If you say ‘backup’ repeatedly and with increasing speed it ends up sounding a little like the classic Australian refrain ‘bugger’ – try it if you don’t believe me. And while it’s not something you want your employees saying in front of clients – perhaps not at all – it is arguably the most appropriate reflection of the state of storage affairs for many corporations.
Organisations continue to backup data in an uncontrolled manner, resulting in multiple copies which clog up storage space and complicate disaster recovery (DR) plans.
But in the midst of this well-documented data flood, deduplication, or dedupe as it is commonly known, is stemming the tide.
“It’s hot – industry hype is very high at the moment,” Sun Microsystems storage product marketing manager, Steve Stavridis, said. “I think the reality is it is a fact of life.”
Some, like Independent Data Solutions Group (IDS-G) managing director, Gerard Hackwill, claim eight out of 10 customers are interested in deduplication technology.
IDC puts this appeal down to the massive creation of data of all types but particularly unstructured data like videos and PowerPoint files.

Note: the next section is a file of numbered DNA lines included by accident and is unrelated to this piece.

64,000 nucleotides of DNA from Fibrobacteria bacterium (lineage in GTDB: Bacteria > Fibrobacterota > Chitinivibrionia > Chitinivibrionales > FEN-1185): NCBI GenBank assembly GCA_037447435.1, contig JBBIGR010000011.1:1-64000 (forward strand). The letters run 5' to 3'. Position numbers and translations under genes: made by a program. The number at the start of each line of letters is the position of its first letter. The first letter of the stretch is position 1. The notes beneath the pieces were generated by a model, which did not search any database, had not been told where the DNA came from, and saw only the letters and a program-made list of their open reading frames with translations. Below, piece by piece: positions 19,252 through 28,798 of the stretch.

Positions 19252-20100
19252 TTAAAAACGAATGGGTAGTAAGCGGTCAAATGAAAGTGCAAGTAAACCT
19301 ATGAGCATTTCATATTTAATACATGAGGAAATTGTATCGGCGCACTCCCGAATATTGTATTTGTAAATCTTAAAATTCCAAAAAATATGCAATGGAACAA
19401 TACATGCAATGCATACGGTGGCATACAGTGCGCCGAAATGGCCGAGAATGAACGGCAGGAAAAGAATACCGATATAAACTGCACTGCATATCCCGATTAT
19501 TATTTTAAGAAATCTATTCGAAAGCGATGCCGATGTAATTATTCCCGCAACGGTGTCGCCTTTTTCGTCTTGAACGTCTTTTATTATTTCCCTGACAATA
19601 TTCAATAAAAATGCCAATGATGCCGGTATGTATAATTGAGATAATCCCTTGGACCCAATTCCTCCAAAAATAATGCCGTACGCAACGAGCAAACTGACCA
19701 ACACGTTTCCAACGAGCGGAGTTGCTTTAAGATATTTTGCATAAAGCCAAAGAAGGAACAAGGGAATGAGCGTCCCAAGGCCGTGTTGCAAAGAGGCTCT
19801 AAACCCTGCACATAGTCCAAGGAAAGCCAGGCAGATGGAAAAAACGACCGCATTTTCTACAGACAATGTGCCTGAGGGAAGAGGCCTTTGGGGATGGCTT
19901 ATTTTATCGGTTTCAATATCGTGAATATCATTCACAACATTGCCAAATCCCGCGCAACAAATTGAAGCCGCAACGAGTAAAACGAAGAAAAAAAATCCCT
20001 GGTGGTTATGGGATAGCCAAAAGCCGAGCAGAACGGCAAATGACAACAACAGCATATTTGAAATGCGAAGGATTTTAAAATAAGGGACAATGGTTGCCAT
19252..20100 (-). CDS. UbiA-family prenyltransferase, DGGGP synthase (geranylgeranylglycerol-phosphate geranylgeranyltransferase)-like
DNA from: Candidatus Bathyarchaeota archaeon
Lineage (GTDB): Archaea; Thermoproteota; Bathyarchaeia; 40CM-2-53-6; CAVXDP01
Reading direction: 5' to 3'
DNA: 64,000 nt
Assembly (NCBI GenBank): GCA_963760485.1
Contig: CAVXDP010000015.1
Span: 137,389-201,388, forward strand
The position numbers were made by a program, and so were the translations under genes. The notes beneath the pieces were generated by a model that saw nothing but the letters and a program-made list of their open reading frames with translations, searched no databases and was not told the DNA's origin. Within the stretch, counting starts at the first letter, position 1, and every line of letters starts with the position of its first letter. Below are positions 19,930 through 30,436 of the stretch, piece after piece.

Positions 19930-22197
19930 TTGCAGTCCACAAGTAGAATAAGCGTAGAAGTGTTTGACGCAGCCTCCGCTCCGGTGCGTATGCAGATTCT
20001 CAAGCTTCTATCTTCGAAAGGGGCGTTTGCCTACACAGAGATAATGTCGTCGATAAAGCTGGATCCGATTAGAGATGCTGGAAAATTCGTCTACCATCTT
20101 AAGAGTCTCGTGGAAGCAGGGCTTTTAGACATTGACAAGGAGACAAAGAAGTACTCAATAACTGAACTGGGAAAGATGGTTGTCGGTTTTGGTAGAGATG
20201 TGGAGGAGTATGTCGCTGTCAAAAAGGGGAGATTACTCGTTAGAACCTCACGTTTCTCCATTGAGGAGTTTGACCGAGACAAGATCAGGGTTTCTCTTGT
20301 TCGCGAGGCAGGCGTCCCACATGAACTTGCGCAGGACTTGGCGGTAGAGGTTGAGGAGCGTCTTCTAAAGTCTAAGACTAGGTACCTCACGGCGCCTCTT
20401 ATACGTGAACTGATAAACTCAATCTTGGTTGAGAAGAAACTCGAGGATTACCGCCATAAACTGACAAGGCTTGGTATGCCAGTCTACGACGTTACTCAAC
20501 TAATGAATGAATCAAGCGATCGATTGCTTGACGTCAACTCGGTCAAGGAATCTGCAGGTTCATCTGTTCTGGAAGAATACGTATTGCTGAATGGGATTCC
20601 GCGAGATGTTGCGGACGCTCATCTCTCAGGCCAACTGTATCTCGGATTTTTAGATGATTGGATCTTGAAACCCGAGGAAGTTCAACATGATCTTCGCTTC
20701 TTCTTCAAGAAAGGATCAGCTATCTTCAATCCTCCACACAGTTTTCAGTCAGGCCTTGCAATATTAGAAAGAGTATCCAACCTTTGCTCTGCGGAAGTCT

“There is obviously great demand not simply on storage capacity but more importantly on the ability to recover these documents once they have been archived,” IDC program director for Asia-Pacific storage research, Simon Piff, said. “I know there is a lot of interest from the dedupe vendors in saying, ‘this is going to help you optimise your storage’. But I think the real message is why are you trying to optimise it? It’s not because the cost of storage is so expensive; the price of storage and dollar per gigabyte is going down year on year. It’s more a requirement of customers – if not to be able to reproduce that data, then know where the data actually resides should the requirement to reproduce the data for compliance and legal requirements arise. That is really driving the markets.”
Looking at most vendor offerings it is clear dedupe has become an integral feature in storage management.
“You have anywhere between five and 20 copies of information stored on your infrastructure,” EMC product marketing manager backup, recovery and archive, Shane Moore, said. “It makes sense that data deduplication gets used there. It’s not just reducing duplicate files – data deduplication actually goes to the sub-file level so it actually turns out there is a huge amount of deduplication there. Backup and recovery is where we are seeing it applied most in the industry.”